Day three, though, is where the trip turned really sour. On our night drive, we were supposed to go to a certain area of the park, so when we started heading in the opposite direction, I was a little confused. I asked Seph, our tour guide, where we were going, and he informed me that we had to go back to the airport because his license to be a park ranger expired the next day and he needed to renew it. I started to get a little upset because we only had three hours on this game drive and we’d basically burned one of those hours on one of our last game drives running errands for our tour guide. What was especially irritating was that he’d had seven hours off during the day in between our drives to get his paperwork done. I firmly believe that his errands should not have been done while we were on our game drive, so I was a little annoyed with that but ultimately was willing to let it go.
The following day was our official departure date, and our flight was scheduled to leave at 3:25pm to go to Doha, then on to Philadelphia. My understanding was that we would have more than enough time to do our morning game drive at 6:30am, get back to camp by 9:00am-9:30am, leave by 10:30am for our 11:00am regional propeller flight and get to Kilimanjaro by 1:00pm. That would give us nearly 2.5 hours at Kilimanjaro, which is more than enough time, as it’s a tiny airport with a single security line, not your typical international airport where you’d need to be more than an hour early.
Our timing was padded perfectly for a final game drive. The night before we were supposed to leave, I left everything in the game drive car and told Seph I’d see him in the morning, and no one said anything. However, that night at our 9:00pm dinner after a couple of drinks around the campfire, Seph came up and said that they had to push our flights earlier so we wouldn’t be able to do a game drive the next morning after all.
I was immediately upset because the whole point of a safari is to go on game drives, and we were expecting to do so the next morning — so not only did we miss our first drive of the trip, but we were also going to miss our last. To be told the night before at dinner that we’re not going on safari because of the regional airline is not acceptable. I would have expected &Beyond to push on our behalf to have us stay with our original scheduled departure time, or at least to make an alternate arrangement. I told him this wouldn’t be acceptable and he got his manager, who also apologized and said it was out of their control — the regional airlines do this from time to time. But as a customer, that’s not my fault. So the entire night I was stressed throughout dinner and felt like I’d really been taken advantage of. It’s not a good feeling to spend that kind of money for a top-notch experience and to end up feeling like you’re being taken advantage of.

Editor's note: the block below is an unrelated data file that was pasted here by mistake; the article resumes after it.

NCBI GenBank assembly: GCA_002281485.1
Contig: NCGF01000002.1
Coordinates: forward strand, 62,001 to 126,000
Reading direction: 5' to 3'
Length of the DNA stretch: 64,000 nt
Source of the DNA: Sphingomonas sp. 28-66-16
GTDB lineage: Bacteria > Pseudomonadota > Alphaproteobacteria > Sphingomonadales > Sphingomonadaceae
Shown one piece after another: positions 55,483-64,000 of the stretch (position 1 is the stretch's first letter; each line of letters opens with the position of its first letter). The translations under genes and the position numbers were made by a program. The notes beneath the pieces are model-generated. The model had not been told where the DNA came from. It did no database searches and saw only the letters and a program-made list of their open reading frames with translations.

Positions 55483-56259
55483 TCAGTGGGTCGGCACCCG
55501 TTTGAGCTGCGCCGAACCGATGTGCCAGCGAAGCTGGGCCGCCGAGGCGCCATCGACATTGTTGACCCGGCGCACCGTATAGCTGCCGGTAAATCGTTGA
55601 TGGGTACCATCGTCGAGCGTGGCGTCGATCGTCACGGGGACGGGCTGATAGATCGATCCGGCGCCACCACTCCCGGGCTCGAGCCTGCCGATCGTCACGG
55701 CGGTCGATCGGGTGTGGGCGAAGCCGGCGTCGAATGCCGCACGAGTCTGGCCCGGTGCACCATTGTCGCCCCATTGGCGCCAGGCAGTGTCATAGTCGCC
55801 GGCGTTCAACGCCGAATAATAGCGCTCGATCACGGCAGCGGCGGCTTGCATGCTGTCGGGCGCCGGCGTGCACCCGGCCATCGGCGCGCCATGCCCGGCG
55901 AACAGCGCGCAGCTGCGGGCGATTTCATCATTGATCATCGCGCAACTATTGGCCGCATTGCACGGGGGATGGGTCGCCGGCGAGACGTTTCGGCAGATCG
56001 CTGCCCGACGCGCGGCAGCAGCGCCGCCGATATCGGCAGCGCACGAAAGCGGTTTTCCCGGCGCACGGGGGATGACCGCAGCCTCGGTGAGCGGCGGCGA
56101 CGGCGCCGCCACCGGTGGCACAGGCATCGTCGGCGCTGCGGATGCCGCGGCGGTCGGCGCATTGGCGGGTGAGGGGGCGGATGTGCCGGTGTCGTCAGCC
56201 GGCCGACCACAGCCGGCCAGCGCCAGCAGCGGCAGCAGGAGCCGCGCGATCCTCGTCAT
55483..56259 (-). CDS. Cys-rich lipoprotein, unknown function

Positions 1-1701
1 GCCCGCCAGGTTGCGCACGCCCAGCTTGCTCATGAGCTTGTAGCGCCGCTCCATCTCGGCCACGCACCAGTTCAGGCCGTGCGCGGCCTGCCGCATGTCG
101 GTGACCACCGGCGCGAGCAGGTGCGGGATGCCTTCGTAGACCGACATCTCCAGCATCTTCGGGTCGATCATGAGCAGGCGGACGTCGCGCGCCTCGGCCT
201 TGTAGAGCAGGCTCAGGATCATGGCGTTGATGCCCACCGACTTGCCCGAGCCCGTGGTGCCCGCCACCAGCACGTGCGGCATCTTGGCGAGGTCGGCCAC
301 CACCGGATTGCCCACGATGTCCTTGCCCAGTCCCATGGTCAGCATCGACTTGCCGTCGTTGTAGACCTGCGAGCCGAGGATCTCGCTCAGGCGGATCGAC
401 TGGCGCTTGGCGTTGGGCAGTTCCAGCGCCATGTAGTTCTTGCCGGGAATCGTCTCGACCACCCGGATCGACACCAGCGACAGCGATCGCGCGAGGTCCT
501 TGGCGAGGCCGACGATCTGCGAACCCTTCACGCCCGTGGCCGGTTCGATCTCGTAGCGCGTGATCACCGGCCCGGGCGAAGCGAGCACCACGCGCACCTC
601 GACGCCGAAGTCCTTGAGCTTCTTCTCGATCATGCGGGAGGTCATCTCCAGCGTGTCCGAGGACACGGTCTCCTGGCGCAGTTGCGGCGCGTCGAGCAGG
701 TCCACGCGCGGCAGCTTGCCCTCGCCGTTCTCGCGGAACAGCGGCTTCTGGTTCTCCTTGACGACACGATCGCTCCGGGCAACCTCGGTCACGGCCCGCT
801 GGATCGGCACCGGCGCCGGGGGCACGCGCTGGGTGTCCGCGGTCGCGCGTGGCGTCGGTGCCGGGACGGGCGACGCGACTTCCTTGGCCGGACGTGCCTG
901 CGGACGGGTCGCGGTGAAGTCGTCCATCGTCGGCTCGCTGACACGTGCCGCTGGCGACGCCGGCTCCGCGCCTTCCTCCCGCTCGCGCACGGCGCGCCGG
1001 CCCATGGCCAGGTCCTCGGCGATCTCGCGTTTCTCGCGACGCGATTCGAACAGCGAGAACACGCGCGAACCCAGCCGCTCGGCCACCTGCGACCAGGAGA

Luckily, there was Wi-Fi at the camp and I texted my assistant in New York who escalated up through &Beyond and let them know that we were very unhappy. Fortunately, he was able to figure something out and got us a 10:00am departure, which would allow us to go on a shorter game drive in the morning. But the safari staff didn’t even come over and tell me this, so the whole night I was really stressed out and unhappy.
In addition to the big scheduling mishap, there were other things that started to become annoying, like the food — there was only one food choice per night, so if you weren’t a fan of whatever was being served, you weren’t eating. I’m not a huge lamb person and had to eat it on the first night, then the final night, there was a very grizzly pork-type of meat — my mom and I wouldn’t eat it, but there were no other options. There definitely should have been more meal options at a five-star luxury safari camp.
After going to bed with a very unpleasant taste in my mouth because of the company and what was going on, we woke up the next morning to go on the most amazing game drive of the trip. It was just absolutely spectacular. We saw a serval cat, which are very rare, and a family of lions. I’m so thankful I pushed for that final drive.